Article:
Concerning fairy tales

I read an article today about “Truly twisted ‘Children’s Stories'”. Going through their list, I noticed that there were two categories- stories I had never heard of, and classic fairy tales, as far as I know classics from “Grimms Märchen”.

Now, I realize that those tend to be pretty scary, but I don’t see them as being “twisted”. Growing up, my parents and grandparents read and told those stories to me hundreds of times. They told me about how Cinderella’s stepsisters cut off their toes, how Little Red Riding Hood’s granny was eaten by a wolf and how the evil witch wanted to eat Hansel. And you know what? As a kid, I didn’t question it. It was scary, but scary stories are good, and after all, they were just fairy tales. As in, not real.

But there was another thing that got to me in that article. It asks the question whether the Brothers Grimm actually had Halloween on their mind when they wrote their fairy tales. Let me answer that real quick. No. Jakob and Wilhelm Grimm went around collecting folk stories, stories that have been told for generations, and collected them, writing them down and conserving them for, basically, us. These stories are usually designed to teach a lesson, and some of them are just that, a story. They were not written with children in mind. There are “clean”, “Disney” versions of the fairy tales, which I found out years after I first heard the stories. I was pretty surprised, because I realized that there were bits missing, and that, apparently, there was something wrong with the stories I have loved since childhood. Which there isn’t.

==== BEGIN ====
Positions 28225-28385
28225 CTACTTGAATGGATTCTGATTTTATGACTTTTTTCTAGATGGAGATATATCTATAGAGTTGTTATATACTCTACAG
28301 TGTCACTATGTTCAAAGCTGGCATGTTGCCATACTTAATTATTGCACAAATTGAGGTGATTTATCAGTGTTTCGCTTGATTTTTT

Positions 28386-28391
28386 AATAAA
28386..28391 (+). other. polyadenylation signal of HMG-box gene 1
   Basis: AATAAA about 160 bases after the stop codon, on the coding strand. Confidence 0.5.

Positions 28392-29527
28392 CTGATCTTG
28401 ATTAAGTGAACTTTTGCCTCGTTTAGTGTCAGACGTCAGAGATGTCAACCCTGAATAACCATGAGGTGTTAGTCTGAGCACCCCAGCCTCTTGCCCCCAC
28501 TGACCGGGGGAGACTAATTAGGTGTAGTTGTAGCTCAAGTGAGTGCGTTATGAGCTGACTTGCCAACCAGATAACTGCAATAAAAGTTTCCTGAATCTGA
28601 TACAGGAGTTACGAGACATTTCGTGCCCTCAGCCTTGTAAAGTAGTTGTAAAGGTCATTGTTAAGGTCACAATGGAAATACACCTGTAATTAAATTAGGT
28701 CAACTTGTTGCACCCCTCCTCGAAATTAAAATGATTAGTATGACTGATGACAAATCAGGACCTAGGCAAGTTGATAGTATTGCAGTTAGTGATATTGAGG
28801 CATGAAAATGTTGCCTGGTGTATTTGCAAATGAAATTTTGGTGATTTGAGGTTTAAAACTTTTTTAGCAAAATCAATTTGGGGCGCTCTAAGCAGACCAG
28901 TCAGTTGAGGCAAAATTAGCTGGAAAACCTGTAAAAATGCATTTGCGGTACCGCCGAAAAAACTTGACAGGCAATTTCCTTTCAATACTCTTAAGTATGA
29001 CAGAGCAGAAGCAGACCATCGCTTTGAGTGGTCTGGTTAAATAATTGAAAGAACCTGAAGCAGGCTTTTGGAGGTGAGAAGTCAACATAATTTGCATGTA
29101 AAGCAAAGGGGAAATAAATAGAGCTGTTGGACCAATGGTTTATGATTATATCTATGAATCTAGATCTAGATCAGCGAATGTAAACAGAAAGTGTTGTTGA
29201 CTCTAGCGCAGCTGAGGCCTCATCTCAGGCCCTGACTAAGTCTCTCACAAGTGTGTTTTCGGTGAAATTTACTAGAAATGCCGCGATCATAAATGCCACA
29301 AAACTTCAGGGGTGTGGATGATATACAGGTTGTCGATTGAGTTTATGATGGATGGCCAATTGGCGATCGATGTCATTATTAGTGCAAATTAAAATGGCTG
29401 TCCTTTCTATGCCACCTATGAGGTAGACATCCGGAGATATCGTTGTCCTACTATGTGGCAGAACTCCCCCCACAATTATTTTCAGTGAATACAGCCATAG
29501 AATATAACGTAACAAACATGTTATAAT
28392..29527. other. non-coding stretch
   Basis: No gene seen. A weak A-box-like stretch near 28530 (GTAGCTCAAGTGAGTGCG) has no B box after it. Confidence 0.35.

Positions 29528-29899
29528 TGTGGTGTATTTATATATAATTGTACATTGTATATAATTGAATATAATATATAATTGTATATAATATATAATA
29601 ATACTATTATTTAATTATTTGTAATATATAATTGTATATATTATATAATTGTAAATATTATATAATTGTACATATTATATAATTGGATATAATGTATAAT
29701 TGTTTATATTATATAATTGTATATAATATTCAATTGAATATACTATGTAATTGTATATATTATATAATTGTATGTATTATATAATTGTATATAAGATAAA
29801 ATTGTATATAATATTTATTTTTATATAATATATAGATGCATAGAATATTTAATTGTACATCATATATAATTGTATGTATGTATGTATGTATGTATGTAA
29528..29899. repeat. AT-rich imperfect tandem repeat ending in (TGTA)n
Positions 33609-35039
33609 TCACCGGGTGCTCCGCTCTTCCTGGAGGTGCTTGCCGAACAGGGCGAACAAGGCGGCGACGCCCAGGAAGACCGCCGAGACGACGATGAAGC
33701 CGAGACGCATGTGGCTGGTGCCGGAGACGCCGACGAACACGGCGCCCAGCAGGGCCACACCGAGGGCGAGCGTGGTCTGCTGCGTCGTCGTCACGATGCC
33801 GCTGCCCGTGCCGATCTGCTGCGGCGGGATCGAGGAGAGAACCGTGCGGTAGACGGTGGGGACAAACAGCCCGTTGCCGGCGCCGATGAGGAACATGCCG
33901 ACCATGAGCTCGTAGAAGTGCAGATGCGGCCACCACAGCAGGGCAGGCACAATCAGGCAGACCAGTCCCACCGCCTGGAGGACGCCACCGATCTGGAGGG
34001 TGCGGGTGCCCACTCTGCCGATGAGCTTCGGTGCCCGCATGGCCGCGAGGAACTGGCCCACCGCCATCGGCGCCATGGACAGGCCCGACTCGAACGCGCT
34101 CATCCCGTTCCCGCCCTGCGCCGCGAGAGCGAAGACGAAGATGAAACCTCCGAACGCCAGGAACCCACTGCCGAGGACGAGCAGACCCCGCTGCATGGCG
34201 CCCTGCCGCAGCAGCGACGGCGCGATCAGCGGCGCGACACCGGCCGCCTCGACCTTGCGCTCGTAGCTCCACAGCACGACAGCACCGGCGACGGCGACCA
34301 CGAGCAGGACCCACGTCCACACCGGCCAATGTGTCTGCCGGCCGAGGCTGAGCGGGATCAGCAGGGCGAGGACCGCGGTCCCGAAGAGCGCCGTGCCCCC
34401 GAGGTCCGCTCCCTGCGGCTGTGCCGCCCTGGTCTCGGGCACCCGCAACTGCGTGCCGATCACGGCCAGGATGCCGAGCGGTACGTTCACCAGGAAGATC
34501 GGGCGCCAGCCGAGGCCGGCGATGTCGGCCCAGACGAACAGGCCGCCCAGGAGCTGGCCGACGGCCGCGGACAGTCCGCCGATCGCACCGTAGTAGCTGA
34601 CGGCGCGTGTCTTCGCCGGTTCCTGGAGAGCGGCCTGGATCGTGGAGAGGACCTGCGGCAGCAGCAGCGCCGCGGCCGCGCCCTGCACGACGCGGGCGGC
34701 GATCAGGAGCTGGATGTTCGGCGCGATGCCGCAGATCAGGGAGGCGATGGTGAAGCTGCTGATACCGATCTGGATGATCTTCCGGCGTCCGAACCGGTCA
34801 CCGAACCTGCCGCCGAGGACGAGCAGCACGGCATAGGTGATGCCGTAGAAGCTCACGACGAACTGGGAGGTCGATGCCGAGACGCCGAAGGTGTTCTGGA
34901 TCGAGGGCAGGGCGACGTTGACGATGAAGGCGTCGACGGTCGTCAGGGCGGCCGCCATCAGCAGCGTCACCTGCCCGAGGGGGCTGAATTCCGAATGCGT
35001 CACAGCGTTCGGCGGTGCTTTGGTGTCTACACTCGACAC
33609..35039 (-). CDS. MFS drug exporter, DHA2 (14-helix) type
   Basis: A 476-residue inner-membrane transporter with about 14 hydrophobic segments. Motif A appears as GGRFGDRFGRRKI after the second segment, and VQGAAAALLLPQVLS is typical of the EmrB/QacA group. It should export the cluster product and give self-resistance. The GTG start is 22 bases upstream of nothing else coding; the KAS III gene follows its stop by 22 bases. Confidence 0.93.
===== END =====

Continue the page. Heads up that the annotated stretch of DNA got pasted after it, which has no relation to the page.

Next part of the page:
But, dear random TheStir writer, if you think these fairy tales are too spooky for your kid, don’t tell them to your kid. But to be throughout you also shouldn’t let your kid read Twilight, because of necrophilia and bestiality. Just saying.

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